In this presentation I will explain what is Social Capital, as well as, how it is created and destroyed. I will share several actionable strategies that PR executives can use to authentically and appropriately invest in their ‘Personal Social Capital’ and serve as trustworthy leaders to make positive contributions to their organizations and communities. I will also give practical suggestions for creating a “Personal Social Capital Playbook” to rapidly, easily and joyfully achieve exceptional personal and organizational success. I am excited to present this keynote because this is aligned with my personal mission of highlighting the power of relationships and humanizing organizations so that organizations can be profitable and successful while also being a strong positive force in society. I truly believe that PR professionals are the best positioned to lead this transformation and I am happy to support their efforts to expand their leadership roles from tactics to strategy.
Sadhana Pasricha, is founder and president of Social Capital Consultants, an international corporate culture research and consulting firm. A University of Chicago-trained sociologist and business professor for more than 25 years, Pasricha partners with CEOs and leadership at multiple levels to diagnose and design high engagement corporate cultures. She coaches minority and women executives to build Social Capital and bring their “A Game” to work, as well as consults with senior leadership to create inclusive corporate cultures by “leveling the playing field.”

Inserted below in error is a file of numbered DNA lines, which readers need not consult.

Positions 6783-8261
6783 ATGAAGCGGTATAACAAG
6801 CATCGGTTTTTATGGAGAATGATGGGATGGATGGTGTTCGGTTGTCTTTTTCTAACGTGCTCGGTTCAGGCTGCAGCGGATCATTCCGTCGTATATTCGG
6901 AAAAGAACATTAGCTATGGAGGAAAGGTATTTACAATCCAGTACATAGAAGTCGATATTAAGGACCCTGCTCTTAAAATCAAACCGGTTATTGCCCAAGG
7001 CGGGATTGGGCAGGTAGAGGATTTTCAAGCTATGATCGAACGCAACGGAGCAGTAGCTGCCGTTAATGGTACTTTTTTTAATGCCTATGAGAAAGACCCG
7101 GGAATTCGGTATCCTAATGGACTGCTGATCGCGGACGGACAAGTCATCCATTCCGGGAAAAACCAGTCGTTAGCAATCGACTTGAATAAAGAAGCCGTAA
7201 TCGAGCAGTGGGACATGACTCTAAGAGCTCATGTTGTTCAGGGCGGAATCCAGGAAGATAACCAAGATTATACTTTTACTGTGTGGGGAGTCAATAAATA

Pasricha recently gave a TEDx talk on Social Capital, and has spoken at several national and international conferences, as well as leading universities, including the Harvard Business School. She has served as chair of Hockessin Montessori School Board and the YWCA of Delaware, is a founding board member of the ACE-Delaware Women in Higher Education, and an examiner for the Delaware Quality Award. She currently serves as Delaware’s delegate at Vision2020, a national initiative working to advance shared leadership through women’s economic, racial and social equality. She can be contacted at firstname.lastname@example.org